New ABA Commission on Women report examines experiences of Native American female lawyers

A new report published by the American Bar Association Commission on Women in the Profession in collaboration with the National Native American Bar Association (NNABA) details the experiences of female Native American lawyers as they navigate the intersection of race and gender in the legal profession.

“Excluded & Alone: Examining the Experiences of Native American Women in the Law and a Path Towards Equity” recounts personal stories of the challenges facing female Native Americans who choose to study and practice law. It is based on a qualitative research study conducted by Arin N. Reeves, president and managing director of Nextions LLC, in late 2022 and early 2023.

For the study, 74 Native American female lawyers were randomly chosen for interviews or to participate in group sessions out of an initial pool of 154 registrants. They shared personal stories about their journeys into and within the legal profession, including that they often felt isolated and alone among their peers, and sometimes endured painful incidents of harassment.

The report concludes with a detailed Call to Action for legal professionals – including individuals, law schools, bar associations and policy advocates, employers and philanthropic organizations – urging efforts to:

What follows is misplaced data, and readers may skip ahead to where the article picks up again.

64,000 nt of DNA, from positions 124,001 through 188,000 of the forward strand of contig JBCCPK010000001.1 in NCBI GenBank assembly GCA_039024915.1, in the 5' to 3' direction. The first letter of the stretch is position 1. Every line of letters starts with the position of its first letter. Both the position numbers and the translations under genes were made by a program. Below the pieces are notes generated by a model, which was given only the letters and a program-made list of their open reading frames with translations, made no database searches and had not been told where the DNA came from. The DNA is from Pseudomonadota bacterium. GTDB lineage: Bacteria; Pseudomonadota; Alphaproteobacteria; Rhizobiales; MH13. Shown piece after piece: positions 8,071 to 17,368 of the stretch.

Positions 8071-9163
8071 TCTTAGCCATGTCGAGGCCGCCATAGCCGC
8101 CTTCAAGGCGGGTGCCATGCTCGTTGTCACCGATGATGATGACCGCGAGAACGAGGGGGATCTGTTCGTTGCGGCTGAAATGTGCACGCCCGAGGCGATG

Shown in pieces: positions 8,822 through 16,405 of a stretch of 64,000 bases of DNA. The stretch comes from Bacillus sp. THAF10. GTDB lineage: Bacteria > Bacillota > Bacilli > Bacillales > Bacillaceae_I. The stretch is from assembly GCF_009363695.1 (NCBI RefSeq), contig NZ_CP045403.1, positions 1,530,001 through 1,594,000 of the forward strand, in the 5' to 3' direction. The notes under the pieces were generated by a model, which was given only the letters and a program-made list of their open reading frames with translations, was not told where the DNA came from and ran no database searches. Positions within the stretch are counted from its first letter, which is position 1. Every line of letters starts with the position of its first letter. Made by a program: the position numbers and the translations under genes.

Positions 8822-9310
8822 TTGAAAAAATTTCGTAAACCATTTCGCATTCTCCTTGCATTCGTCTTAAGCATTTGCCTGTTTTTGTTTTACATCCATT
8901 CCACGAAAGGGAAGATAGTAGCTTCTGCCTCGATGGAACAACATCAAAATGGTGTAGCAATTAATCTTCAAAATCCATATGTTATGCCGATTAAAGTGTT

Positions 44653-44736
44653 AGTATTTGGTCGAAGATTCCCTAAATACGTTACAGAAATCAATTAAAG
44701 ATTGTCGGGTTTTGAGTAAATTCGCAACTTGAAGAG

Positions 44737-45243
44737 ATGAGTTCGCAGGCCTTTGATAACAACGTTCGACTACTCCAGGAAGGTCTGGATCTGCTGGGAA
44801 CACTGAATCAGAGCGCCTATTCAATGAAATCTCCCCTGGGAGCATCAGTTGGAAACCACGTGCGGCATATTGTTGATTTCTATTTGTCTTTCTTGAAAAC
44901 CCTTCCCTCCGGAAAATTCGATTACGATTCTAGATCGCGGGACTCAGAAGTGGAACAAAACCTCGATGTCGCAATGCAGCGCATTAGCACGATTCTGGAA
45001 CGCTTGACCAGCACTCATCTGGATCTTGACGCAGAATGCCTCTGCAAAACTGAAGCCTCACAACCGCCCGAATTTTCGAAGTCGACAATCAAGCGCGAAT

• Learn about the experiences of Native American females, including their needs and challenges

• Commit to sustained allyship and be an advocate

• Take deliberate and tangible supportive action

“Finally, the voices of Native American women lawyers are being heard,” said ABA President Mary Smith, the first Native American woman ABA president. “This pioneering study shines a light on the unique barriers Native American women face in the legal profession, including financial obstacles, caretaking obligations, limited mentoring opportunities and the persistent issues of erasure, harassment and bias. It’s only the second study of its kind, highlighting the pressing need to address these issues and create a more inclusive legal community. While the findings may be sobering, they serve as a crucial step toward improving the experiences of Native American women lawyers.”

To read the report, visit